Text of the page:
On nuclear, the Dutch get it. Why can’t Minnesota?
World Nuclear News reports that a new coalition government in the Netherlands has placed nuclear power at the heart of its climate and energy policy. The government will spend about…
New research led by the University of Chicago shows huge promise to defeating global hunger by using genetic modification of crops to increase food production by 50 percent and make them more resilient in the face of droughts.
According to the University of Chicago News:
Manipulating RNA can allow plants to yield dramatically more crops, as well as increasing drought tolerance, announced a group of scientists from the University of Chicago, Peking University and Guizhou University.
In initial tests, adding a gene encoding for a protein called FTO to both rice and potato plants increased their yield by 50% in field tests. The plants grew significantly larger, produced longer root systems and were better able to tolerate drought stress. Analysis also showed that the plants had increased their rate of photosynthesis.
“The change really is dramatic,” said University of Chicago Prof. Chuan He, who together with Prof. Guifang Jia at Peking University led the research. “What’s more, it worked with almost every type of plant we tried it with so far, and it’s a very simple modification to make.”
The researchers—along with other leading experts—are hopeful about the potential of this breakthrough, especially in the face of climate change and other pressures on crop systems worldwide.
“This really provides the possibility of engineering plants to potentially improve the ecosystem as global warming proceeds,” said He, who is the John T. Wilson Distinguished Service Professor of Chemistry, Biochemistry and Molecular Biology. “We rely on plants for many, many things—everything from wood, food, and medicine, to flowers and oil—and this potentially offers a way to increase the stock material we can get from most plants.”
“This is a very exciting technology and could potentially help address problems of poverty and food insecurity at a global scale—and could also potentially be useful in responding to climate change,” said Michael Kremer, who was awarded a Nobel Prize for his work on alleviating global poverty, and is the University Professor in Economics and the Harris School of Public Policy at the University of Chicago.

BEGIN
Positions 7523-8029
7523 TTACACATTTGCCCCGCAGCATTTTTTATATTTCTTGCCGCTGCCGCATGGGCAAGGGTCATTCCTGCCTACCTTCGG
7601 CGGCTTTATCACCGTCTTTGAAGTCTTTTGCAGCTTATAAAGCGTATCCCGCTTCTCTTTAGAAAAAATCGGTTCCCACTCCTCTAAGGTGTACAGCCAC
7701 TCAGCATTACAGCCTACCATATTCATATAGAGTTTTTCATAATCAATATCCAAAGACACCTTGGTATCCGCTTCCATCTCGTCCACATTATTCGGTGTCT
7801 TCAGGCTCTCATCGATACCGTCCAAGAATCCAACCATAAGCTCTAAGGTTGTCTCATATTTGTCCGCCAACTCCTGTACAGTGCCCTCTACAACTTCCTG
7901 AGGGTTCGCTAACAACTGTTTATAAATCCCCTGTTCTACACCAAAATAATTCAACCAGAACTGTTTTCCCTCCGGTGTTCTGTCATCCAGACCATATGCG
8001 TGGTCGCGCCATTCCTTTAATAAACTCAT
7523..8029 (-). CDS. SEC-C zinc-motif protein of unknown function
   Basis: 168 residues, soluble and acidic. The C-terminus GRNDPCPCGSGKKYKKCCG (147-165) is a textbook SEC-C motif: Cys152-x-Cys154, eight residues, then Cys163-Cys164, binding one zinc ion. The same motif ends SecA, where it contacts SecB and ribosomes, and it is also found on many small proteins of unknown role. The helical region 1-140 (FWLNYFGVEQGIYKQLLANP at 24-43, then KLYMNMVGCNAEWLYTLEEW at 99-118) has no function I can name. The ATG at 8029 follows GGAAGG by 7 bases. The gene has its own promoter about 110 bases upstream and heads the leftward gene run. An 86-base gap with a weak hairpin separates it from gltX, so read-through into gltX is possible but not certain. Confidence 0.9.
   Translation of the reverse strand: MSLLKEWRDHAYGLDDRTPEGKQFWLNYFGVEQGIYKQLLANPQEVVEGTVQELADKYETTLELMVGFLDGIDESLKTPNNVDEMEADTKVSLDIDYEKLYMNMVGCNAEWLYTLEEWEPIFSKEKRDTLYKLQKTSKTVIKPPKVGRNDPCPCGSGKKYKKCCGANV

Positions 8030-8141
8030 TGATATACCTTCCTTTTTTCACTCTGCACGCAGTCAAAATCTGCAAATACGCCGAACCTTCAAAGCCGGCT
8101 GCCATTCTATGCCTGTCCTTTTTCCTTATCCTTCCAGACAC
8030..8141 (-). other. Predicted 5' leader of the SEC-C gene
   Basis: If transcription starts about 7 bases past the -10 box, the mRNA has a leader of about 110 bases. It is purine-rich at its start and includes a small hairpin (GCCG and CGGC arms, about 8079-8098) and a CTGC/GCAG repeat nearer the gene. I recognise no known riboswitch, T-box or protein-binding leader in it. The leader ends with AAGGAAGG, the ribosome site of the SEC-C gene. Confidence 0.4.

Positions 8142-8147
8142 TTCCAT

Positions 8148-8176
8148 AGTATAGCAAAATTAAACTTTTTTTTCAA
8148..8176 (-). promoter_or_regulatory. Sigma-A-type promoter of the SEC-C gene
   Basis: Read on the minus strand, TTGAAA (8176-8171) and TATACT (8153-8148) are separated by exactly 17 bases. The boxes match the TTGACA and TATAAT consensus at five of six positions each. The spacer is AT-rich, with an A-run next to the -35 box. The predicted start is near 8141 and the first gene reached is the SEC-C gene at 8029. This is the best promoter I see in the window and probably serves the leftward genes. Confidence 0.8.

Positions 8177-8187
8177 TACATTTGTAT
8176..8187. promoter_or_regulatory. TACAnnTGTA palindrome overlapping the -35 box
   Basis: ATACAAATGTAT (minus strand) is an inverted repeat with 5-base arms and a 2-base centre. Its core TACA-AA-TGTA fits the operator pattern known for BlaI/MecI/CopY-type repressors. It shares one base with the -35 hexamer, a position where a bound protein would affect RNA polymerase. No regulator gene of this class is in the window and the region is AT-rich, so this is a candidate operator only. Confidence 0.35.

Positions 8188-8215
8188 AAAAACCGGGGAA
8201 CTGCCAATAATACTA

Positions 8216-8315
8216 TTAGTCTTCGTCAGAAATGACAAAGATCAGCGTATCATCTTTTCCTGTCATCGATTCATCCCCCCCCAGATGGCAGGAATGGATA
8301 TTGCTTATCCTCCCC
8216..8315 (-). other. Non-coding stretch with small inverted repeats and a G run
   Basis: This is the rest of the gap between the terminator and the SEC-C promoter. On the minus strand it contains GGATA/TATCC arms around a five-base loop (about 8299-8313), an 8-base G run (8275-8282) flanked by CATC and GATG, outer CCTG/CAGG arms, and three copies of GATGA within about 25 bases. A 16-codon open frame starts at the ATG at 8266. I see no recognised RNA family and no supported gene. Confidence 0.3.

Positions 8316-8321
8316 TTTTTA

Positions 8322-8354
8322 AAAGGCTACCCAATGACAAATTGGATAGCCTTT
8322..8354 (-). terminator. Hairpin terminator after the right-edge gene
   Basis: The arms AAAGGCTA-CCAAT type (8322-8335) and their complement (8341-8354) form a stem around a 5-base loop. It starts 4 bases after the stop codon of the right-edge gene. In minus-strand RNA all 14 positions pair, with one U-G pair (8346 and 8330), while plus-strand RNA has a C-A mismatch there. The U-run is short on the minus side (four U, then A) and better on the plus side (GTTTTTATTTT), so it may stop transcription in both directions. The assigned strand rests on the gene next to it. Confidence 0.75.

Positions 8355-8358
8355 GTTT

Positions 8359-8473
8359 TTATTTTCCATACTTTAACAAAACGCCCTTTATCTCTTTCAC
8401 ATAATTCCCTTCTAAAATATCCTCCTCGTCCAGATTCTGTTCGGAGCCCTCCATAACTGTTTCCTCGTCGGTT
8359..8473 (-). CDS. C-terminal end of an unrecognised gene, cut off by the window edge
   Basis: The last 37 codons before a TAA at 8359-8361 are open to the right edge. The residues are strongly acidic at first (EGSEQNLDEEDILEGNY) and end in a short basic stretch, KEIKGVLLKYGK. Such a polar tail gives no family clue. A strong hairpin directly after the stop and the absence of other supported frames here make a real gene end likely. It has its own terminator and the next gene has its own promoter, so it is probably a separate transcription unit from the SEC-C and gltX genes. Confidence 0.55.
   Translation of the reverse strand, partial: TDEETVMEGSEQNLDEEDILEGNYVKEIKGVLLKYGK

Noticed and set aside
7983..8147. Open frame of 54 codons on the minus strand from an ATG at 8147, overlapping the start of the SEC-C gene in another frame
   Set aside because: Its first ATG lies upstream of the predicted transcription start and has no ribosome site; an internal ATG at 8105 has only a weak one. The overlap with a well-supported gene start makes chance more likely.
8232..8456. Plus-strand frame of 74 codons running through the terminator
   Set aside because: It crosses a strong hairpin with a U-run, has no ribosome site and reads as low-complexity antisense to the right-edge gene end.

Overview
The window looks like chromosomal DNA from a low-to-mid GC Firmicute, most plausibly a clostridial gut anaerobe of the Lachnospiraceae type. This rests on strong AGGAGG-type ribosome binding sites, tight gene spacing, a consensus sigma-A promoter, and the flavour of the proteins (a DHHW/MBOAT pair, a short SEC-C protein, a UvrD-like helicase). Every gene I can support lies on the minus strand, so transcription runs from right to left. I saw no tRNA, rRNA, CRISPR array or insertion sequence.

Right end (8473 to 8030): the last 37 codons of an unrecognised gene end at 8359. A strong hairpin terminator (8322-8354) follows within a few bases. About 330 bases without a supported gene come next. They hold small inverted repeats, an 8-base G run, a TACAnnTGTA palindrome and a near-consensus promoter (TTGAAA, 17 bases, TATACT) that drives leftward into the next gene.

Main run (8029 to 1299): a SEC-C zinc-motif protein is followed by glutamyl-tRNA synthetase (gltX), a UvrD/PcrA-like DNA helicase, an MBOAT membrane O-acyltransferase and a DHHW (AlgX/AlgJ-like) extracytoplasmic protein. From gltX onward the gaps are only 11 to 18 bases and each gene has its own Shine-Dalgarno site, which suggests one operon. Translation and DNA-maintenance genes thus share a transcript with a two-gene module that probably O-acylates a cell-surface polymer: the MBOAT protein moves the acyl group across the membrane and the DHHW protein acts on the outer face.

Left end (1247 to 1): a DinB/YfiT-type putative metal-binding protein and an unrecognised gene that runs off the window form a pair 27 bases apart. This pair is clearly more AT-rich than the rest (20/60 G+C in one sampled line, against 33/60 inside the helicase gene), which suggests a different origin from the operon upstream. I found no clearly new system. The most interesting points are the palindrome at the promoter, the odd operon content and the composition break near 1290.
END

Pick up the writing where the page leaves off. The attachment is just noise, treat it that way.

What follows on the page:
Technological breakthroughs like these are why the gloom and doom prophecies of famine, death and despair peddled by environmental groups are nearly always wrong. Fewer people are hungry today than 20 years ago, and there will be fewer hungry people 20 years from now than there are today. Despite the prevailing culture of pessimism, the world becomes a better place every year.
The University of Chicago News Continues:
For decades, scientists have been working to boost crop production in the face of an increasingly unstable climate and a growing global population. But such processes are usually complicated, and often result only in incremental changes.
The way this discovery came about was quite different.
Rice plants grew three times more rice under laboratory conditions. When they tried it out in real field tests, the plants grew 50% more mass and yielded 50% more rice. They grew longer roots, photosynthesized more efficiently, and could better withstand stress from drought.
The scientists repeated the experiments with potato plants, which are part of a completely different family. The results were the same.
“That suggested a degree of universality that was extremely exciting,” He said.
This technological breakthrough could be the next step in the Green Revolution that University of Minnesota graduate Norman Borlaug jump-started in the 1950s and 1960s. It will allow us to feed more people while farming fewer acres. This will be an unqualified benefit to humanity and the environment.